|Max Discipline Ranks by Level|
The Magical Disciplines are like skills - they are advanced in the same way. Skill Upgrade Points are spent to buy Ranks. The maximum number of ranks a character can have in a given Discipline is noted on the table to the left. "Base Disciplines" refers to the Elements, Aspects, and Materia disciplines. One Upgrade Point buys a single Rank in a single discipline for a single Primary Mental Ability. If a character doesn't have any Primary Mental Abilities, he can't use magic.
- Different Abilities use magic in different ways. Intuition uses default rules, but each of the other three Mental Abilities have special advantages and disadvantages.
- Mixed Spells must be cast using one ability score — you cannot cast a spell using ranks from varying spellcasting methods.
- Any character may take ranks in magical disciplines. They must, however, have a Primary Mental Ability. What Primary Mental Abilities a character has determines what kind of a spellcaster she can be (see below).
For example, a character may be both a Mage (Intuition) and a Wizard (Intellect), or potentially any combination of the four. In this case, however, each discipline of magic is actually four skills - one for each ability score. When buying ranks in each discipline, a mixed caster must specify what ability score each rank is tied to. You may have a Mage/Adept who has 4 ranks in perception as a Mage and 8 as an Sorcerer. When they cast perception spells as a mage they get only 4+Inu+d20, and when they cast them as an Sorcerer they cast with 8+Int+d20. Usually this is inefficient but there are times when it can be useful.
The Default. Characters who use Intuition are called Mages.
Mages are people who have a natural understanding of how one or more branches of magic work. They are the core of magic - people with simply some natural talent. They follow all default rules. The other three have different bonuses and limitations.
Casters that use Intellect are called Wizards.
Wizards have had extensive schooling or have done research themselves on the subject of how magical forces interact, and have a strong understanding of magical theory. Most are trained by schools, of which there are many.
The main benefit of being a wizard is that spells can be prepared beforehand. By figuring out the theory, working out equations, and writing down basic notes, the Wizard can hold a spell in memory and not risk overdrawing himself when the time comes to cast it.
A wizard may spend 1 hour a day preparing spells. He may design any spell which he would be able to cast with a roll of 15. Up to twice his intelligence in such spells may be held at a single time. When a spell is cast, it is used up, so it is sometimes useful to prepare copies of spells.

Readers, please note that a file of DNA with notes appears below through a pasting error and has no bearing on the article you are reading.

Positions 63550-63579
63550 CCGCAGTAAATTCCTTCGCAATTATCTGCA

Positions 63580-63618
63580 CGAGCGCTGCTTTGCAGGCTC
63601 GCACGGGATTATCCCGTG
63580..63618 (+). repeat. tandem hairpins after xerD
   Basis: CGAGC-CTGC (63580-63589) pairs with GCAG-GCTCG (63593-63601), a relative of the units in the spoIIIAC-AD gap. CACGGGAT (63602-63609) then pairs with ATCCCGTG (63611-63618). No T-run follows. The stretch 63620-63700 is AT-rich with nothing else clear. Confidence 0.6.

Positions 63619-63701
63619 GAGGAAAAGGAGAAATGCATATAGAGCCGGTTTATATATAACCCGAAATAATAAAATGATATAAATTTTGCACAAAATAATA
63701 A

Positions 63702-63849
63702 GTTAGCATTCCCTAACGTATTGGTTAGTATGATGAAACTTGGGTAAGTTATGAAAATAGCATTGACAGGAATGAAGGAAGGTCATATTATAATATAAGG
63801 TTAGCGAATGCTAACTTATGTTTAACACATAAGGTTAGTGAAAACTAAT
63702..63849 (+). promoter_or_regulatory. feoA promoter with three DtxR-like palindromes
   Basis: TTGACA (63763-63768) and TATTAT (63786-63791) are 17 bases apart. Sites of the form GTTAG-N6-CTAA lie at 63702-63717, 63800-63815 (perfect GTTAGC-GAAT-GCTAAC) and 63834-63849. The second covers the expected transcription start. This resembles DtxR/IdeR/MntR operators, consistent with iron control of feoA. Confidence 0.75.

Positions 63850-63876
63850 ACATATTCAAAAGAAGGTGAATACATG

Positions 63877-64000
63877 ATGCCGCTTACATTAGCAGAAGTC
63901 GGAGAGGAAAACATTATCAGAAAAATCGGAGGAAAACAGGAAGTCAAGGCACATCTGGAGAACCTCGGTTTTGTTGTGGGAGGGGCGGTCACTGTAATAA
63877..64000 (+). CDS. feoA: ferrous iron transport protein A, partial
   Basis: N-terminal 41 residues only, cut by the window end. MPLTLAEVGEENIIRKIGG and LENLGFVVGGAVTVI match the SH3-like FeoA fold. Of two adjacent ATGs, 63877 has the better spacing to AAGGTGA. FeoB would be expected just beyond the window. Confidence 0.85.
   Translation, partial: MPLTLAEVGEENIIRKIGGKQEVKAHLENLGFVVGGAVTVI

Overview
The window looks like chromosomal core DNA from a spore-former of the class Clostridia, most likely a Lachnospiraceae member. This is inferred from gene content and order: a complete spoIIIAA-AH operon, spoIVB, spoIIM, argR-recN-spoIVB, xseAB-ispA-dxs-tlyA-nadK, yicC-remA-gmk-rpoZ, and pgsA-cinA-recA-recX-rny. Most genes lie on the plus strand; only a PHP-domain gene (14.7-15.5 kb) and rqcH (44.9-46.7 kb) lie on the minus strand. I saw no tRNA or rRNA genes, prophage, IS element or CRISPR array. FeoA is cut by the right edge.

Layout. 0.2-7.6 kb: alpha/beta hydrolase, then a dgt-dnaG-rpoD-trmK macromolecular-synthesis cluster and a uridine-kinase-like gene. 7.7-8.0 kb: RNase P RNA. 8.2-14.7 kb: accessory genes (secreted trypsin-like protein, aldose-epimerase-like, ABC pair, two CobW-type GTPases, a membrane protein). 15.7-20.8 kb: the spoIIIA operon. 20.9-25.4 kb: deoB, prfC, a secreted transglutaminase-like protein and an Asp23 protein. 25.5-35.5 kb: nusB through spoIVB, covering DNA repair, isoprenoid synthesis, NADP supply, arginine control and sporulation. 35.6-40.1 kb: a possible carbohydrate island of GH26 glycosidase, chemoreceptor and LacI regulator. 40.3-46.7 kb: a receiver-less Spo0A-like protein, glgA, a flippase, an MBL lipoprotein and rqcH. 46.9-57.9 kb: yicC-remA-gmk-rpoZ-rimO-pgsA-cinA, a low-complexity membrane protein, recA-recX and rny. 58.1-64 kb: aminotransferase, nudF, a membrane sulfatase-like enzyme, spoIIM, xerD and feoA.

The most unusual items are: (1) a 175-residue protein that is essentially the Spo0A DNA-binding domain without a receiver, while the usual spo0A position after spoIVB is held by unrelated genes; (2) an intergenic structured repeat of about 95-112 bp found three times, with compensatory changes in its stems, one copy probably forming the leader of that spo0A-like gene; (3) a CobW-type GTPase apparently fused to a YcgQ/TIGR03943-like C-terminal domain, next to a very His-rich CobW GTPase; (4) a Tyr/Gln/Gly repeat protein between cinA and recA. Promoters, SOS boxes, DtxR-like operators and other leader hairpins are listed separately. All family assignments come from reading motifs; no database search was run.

Because Wizards are used to taking the safe route, however, and are not used to channeling raw energy unstudied, when they overdraw Capacity they take 8 damage per point overdrawn instead of 4.
In addition, Wizards cannot take ranks in the Life discipline.
Casters that use Will are called Adepts.
Adepts focus on one (or rarely two) disciplines of magic. They are specialists, and their will is connected inextricably to this type of magic. Through discipline and focus they hone their ability, until it is a part of them.
Adepts which take ranks in only 1 discipline gain a +4 to all checks made in that discipline, a +8 to all saves against effects from that discipline, and a -2 to all saves against other magical disciplines.
Adepts which take ranks in 2 disciplines gain a +2 to all checks made in those disciplines (this stacks if a spell includes both), and a +4 to all saves against effects from those disciplines (again stacking if the targeting spell uses both).
Adepts cannot take ranks in more than two disciplines. An adept which has only one discipline may take a second at any time. If the adept wishes to change disciplines, they may but must give up all ranks invested in the previous one.
Depending on the culture, Adepts are often regarded as holy men or religious leaders.
Casters that use Charisma are called Sorcerers.
Sorcerers are born to magic. Their soul is so powerful it leaks, and their energy is rash, wild, and flowing.
When Sorcerers overdraw Capacity they take 2 damage per point overdrawn instead of 4. In addition, they can cast from disciplines of magic they have no ranks in, though they take a -5 penalty on such checks.
When a Sorcerer fails a casting check, however, they burn double capacity. Sorcerer spells that are failed have a 50% chance to be cast anyways, whether the sorcerer wants it to or not, but act unpredictably. The more it is failed by the more unpredictably it acts - a failure of one or two points means it will be roughly the same, but the wildness increases exponentially the more it is failed. This means they can fail the DC by one or two points and be ensured that the spell will work at least in part, but they always risk a massive failure.